Lynton & Lynmouth Victorian Heritage Itinerary

The twin towns of Lynton & Lynmouth on the North Devon coast have a fascinating and varied history dating back hundreds of years.

It is a history of change, from a rural coastal farming hamlet and fishing village, to enterprise and tourism. Yet despite development over the past two centuries, the towns have retained their attractive charm and character to this day. Depending on where you’re staying you may wish to visit these historic attractions in the reverse order.

Day 1

Spend the day meandering between the two towns of Lynton & Lynmouth and immerse yourself in their Victorian charm.

Begin your day with a brief stop at the Lynton Town Hall built by Sir George Newnes in the late 1800’s. Admire the detailed architecture of its exterior and wonderful carved interior. While you’re here, call in to the Tourist Information Centre and browse through a great selection of books about Lynton & Lynmouth’s historic past.

Whilst still in Lynton wander through the old town towards the Lynton & Lynmouth Museum. This is charmingly small museum is one of Lynton’s oldest buildings with collections of agricultural and domestic tools from Lynton and Exmoor’s past.

Time to leave Lynton and visit Lynmouth via the Lynton & Lynmouth Cliff Railway. This is the highest and steepest funicular railway in the world, and totally water-powered. This is a great opportunity to stop for refreshments in the Cliff Top Café and enjoy the spectacular views out over the Bristol Channel.

When you arrive in Lynmouth at the bottom of the Cliff Railway turn right and walk along the promenade towards the harbour.  Check out the Rhenish Tower, the original was built in 1860 by General Rawdon to store salt water for indoor baths. It was later fitted with an electric light for use as a beacon.  What you see today is a replica, rebuilt after the devastating flood of 1952.

The great flood of 1952 was the most devastating event in Lynmouth’s not-too-distant past.  To see the extent of the damage and calamity caused by this flood, head to the Lynmouth Flood Memorial.  This permanent exhibition includes a scale model of the village pre-flood, along with images of the buildings which were destroyed and how to identify their sites. There are many personal accounts, photos, as well as material on a recent theory that it may have been the result of cloud-seeding experiments by the military.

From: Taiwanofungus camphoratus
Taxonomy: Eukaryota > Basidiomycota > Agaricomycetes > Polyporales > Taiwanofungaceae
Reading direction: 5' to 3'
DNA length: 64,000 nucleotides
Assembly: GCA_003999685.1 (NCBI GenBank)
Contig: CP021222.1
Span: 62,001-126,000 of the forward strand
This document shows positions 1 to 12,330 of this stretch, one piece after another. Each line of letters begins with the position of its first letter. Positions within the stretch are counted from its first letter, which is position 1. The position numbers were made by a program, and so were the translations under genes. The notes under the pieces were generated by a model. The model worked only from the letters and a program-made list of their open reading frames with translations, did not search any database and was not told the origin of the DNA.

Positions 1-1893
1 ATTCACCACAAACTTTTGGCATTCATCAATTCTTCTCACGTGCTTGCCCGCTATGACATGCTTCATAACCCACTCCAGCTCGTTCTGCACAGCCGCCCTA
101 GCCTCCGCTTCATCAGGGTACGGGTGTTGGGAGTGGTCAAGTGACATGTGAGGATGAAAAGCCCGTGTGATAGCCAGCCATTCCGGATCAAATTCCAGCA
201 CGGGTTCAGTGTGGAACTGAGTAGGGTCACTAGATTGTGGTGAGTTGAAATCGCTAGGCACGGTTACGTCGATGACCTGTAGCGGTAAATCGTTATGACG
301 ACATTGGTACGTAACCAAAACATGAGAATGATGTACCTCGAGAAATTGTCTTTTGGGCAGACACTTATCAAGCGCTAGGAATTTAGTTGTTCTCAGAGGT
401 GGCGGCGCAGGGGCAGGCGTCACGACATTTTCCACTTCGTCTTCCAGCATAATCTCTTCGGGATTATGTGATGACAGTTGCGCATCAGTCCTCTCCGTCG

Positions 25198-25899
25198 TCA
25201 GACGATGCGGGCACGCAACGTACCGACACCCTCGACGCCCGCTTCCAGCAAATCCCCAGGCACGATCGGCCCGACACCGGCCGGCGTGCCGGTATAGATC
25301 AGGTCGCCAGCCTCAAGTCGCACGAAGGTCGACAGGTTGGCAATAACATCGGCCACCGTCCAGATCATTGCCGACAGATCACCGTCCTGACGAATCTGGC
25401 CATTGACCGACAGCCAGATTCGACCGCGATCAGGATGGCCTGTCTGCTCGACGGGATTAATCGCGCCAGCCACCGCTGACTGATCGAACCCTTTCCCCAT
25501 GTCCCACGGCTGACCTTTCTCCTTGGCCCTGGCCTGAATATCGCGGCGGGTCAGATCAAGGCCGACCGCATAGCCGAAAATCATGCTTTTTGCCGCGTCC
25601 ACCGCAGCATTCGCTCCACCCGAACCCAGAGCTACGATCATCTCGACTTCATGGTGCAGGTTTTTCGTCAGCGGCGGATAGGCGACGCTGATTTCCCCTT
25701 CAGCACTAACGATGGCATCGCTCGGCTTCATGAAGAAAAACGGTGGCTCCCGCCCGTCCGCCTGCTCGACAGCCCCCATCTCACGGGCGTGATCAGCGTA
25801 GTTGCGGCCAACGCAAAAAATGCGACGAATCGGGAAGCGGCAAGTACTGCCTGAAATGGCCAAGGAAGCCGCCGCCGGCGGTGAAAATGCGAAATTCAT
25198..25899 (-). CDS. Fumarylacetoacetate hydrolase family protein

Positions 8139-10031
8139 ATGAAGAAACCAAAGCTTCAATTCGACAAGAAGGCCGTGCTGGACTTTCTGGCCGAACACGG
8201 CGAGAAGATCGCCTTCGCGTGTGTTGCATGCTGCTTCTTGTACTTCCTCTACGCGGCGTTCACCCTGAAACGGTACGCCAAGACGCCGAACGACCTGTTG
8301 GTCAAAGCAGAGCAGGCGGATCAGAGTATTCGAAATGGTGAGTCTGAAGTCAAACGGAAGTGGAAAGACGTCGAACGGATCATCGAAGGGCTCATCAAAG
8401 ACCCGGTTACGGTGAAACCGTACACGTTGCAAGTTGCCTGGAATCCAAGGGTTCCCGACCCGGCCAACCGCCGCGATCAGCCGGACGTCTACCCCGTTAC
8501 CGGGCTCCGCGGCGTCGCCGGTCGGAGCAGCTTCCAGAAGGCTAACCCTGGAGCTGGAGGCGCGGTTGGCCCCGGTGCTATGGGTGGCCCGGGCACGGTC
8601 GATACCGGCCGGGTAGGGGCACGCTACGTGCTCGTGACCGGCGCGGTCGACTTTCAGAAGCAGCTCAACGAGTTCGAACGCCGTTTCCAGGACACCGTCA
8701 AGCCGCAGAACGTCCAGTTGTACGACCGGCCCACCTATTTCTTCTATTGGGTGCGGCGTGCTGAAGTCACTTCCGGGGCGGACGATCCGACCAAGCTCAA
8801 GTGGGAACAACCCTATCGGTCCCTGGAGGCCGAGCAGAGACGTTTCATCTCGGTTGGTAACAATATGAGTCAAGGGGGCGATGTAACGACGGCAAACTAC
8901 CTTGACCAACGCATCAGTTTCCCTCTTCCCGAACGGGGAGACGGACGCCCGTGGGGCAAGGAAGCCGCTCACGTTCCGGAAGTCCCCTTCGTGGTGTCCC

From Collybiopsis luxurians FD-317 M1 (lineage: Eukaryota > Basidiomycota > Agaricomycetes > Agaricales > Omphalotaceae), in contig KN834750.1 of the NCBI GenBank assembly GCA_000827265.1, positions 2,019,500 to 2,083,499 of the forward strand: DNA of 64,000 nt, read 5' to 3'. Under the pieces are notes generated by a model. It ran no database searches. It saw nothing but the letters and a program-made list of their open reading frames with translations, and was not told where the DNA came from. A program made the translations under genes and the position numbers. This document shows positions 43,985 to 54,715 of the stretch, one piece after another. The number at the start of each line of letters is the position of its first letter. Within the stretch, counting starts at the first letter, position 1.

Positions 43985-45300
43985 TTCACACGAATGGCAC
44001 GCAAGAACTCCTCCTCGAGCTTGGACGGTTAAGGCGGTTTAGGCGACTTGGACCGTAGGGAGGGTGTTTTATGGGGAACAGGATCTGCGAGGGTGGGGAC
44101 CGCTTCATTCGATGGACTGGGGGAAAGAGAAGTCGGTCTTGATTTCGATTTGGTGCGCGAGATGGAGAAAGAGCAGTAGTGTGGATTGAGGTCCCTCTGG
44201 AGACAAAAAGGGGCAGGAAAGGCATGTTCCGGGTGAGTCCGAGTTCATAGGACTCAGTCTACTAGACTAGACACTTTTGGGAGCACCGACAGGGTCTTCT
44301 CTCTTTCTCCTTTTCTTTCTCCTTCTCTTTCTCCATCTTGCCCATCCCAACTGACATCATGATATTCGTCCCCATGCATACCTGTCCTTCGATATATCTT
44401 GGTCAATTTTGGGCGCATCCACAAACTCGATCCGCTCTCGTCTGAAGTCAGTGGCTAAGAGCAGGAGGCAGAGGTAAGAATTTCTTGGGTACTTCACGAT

Walk along the East Lyn River and trace the original path of the East Lyn River and imagine Lynmouth as it was before the flood.  

Day 2

Another day exploring the Victorian heritage of Lynton & Lynmouth.

Following yesterday’s visit to the Lynmouth Flood Memorial, head back to Lynmouth for a stroll. This time walk further along the East Lyn River towards Watersmeet.  Along the way, you will see the remains of the old Lynrock Mineral Water Factory that was cruelly swept away by the powerful waters of the Lyn River.  Look out for the old Ginger Beer bottle immortalised in the valley wall, near an old fireplace standing alone by the water’s edge.

If you walk as far as Watersmeet Lodge, you can enjoy tea and cakes in the beautiful gardens of this National Trust property.

Head back to Lynmouth and then to your car for a short drive out of the two towns to Woody Bay Railway Station and experience one of the last, great narrow-gauge railway adventures. At 964 feet above sea level, Woody Bay is the highest railway station in Southern England and home of the World's newest steam engine.

The original Lynton & Barnstaple Railway opened as an independent railway in May 1898. It was a single-track, narrow gauge railway and travelled just over 19 miles, running through the picturesque Exmoor landscape.

Head back to Lynton to complete your Victorian Heritage experience.

Want to experience a little more?

Take a short walk up Hollerday Hill to the site of the old Hollerday House. This once-imposing mansion was built in the 1890s by Sir George near the summit of Hollerday Hill, directly behind the Lynton Town Hall.

Sir George died here in June 1910 and in August 1913 the mansion was destroyed by fire. The remains of the house were demolished by the army during the Second World War and much of the stone re-used to build bridges and structures destroyed by the 1952 flood.

Hollerday Hill is a beautiful wooded hill with stunning views over the Bristol Channel and the Valley of Rocks. It’s the perfect place to conclude a wonderful stay in Lynton & Lynmouth.

Plan your trip to Lynton & Lynmouth